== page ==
The eyes of several hundred boys danced as the music played in the high school cafeteria on a Saturday morning.

"Girl, it's easy to love me now," I sang, leading the congregation in a popular song by rapper 50 Cent. "Would you love me if I was down and out . . . "

A more appropriate song for a bearer of the Gospel like myself would have been "Yes, Jesus Loves Me." Perhaps "Down by the Cross" or maybe even "Precious Lord."

But 50 Cent's "21 Questions"?

I can only imagine what my Bible-thumping Pentecostal relatives might have said if they had heard me singing "the Devil's music" that morning:

"It's holiness or hip-hop hell!"

The breakfast was sponsored by a local mentoring program that offers a hearty helping of meat, eggs, toast and juice, as well as words of wisdom from a speaker, typically a professional African American man.

I was the speaker that morning, a journalist who survived the drugs, gangs and violence that claimed many of my friends.

I knew it would be a tough audience: boys ages 9 to 17, some with more patience than others for yet another "square" adult lecturing on the woes of ghetto life and the importance of God and education, going on and on about accountability and responsibility. I knew I needed to spice things up.

I was attracted to 50 Cent largely because hip-hop is the language of a younger generation. Although its artists and their bass-laced lyrics often tread brazenly across the boundaries of morality, expressing a fascination and adoration for many things to which I do not subscribe, I cannot deny the powerful influences of such forces on youth today. At the very least, I thought 50 Cent might serve as an icebreaker; at best, a passkey into their world, allowing them to hear me out before they tuned me out.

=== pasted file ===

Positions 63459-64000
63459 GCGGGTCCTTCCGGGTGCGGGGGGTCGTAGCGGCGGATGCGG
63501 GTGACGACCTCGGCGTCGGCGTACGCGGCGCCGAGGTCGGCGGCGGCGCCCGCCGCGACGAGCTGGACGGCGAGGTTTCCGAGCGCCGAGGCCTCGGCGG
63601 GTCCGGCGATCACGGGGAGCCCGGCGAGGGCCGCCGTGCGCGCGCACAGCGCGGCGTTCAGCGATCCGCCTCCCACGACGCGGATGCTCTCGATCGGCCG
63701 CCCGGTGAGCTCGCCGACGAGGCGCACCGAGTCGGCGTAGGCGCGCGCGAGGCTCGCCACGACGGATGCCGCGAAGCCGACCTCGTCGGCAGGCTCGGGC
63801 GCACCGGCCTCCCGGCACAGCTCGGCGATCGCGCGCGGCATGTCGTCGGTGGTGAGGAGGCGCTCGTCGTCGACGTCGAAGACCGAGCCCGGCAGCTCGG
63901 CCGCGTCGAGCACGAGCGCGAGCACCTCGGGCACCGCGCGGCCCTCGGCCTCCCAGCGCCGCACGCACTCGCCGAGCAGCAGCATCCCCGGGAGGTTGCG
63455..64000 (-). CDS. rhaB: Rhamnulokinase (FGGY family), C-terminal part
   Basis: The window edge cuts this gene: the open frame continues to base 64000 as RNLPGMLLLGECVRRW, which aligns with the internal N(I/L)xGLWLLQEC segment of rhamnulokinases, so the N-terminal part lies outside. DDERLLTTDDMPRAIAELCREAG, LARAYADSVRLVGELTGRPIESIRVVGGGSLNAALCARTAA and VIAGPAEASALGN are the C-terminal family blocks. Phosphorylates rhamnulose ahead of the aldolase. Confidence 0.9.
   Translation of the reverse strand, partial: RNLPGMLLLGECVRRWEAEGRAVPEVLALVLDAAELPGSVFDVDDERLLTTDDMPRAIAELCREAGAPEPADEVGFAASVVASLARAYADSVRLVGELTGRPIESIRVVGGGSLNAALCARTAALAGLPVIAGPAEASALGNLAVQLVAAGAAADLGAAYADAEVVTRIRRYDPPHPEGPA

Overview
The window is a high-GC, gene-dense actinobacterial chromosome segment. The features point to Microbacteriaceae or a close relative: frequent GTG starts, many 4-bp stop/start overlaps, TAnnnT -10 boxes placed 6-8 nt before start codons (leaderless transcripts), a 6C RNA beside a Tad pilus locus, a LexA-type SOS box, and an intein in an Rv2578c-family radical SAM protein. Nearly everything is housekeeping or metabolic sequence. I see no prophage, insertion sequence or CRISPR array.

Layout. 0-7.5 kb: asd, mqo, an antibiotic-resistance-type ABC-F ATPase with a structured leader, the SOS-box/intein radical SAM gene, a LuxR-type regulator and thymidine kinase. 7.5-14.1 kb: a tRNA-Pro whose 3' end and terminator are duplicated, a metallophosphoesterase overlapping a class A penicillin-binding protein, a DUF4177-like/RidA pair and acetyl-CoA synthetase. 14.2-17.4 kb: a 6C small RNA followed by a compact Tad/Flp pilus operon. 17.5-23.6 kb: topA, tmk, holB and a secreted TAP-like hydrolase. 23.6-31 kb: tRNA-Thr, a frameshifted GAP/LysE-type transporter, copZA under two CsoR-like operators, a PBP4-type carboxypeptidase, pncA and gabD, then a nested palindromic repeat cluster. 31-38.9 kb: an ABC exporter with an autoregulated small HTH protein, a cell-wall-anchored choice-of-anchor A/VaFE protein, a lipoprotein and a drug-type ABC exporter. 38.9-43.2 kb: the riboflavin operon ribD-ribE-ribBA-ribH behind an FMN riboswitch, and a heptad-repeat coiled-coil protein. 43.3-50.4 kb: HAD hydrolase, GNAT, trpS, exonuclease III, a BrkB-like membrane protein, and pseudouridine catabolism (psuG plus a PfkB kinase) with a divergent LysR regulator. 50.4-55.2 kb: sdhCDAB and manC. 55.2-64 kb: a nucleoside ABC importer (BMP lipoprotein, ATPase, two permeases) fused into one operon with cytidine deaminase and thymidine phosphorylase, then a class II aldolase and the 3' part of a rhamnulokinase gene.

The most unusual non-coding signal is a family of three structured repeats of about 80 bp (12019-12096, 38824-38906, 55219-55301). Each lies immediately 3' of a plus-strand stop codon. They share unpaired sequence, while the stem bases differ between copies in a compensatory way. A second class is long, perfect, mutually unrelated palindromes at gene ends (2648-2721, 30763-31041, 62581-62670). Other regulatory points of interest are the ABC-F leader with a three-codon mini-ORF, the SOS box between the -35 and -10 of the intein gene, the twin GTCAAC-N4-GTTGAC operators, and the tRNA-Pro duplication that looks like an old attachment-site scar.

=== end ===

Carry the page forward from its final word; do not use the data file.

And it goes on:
I understand that employing the talents of 50 Cent, even for ulterior motives, is for many conservative Christians akin to kissing the Devil. But I am aware of the grim statistics concerning young black men. That prison, drugs and HIV lay claim to many more than do institutions of higher learning.

I am aware that nationally, of an estimated 2.1 million prison inmates, the population is disproportionately African American male, according to two Harvard University researchers studying the so-called "school-to-prison pipeline."

I am also aware that too many churches in black neighborhoods sit shuttered for most of the week, disconnected from the plight of young black men. That too many churches in poor communities are consumed with the perpetuation of church life, with having meetings to plan meetings, and with building fiefs and multimillion-dollar grand cathedrals -- but rarely issuing any lasting message that reaches the unforgiving urban streets sounding like anything other than a tinkling cymbal. For too many black men, the church is talking loud but saying nothing.

As a Chicago crime reporter, I have stood at a pond of blood that formed on a South Side basketball court after a multiple shooting in broad daylight. I have visited the morgue after a weekend of summer violence and have seen bodies in the freezer, covered with white sheets on stainless-steel gurneys. I am still haunted by the memory of Donald Campbell, fatally shot on his 17th birthday on Martin Luther King Jr. Avenue in Anacostia, and about whom I wrote as a reporter for The Post in 1998. I am haunted by the dangling black Nike sneaker -- above a shrine of stuffed animals erected in memory of Quentin Maurice Davidson Jr., a few feet from his front door, where he was murdered in 1999. For these young men, the talking is done.

"50 Cent ain't goin' to save 'em," a well-meaning friend scolded when I asked for advice days before I was to speak. I know. The answer is hope. Not hip-hop.

But at the risk of losing a few old heads, and in hope of reaching a few young ones, maybe even just one, I settled on 50 Cent, though I quickly ruled out "P.I.M.P." and "In Da Club" -- two songs in which he waxes on about nothing good. In "21 Questions" I find an ode. I hear a young black man in all of his tattooed muscularity, searching for, of all things, love and security. It reminds me of a familiar journey.

"I found someone who loved me when I was down and out -- his name is Jesus," I told the boys as I concluded my talk that morning. "He still had love for me."

Man, I hope they heard me.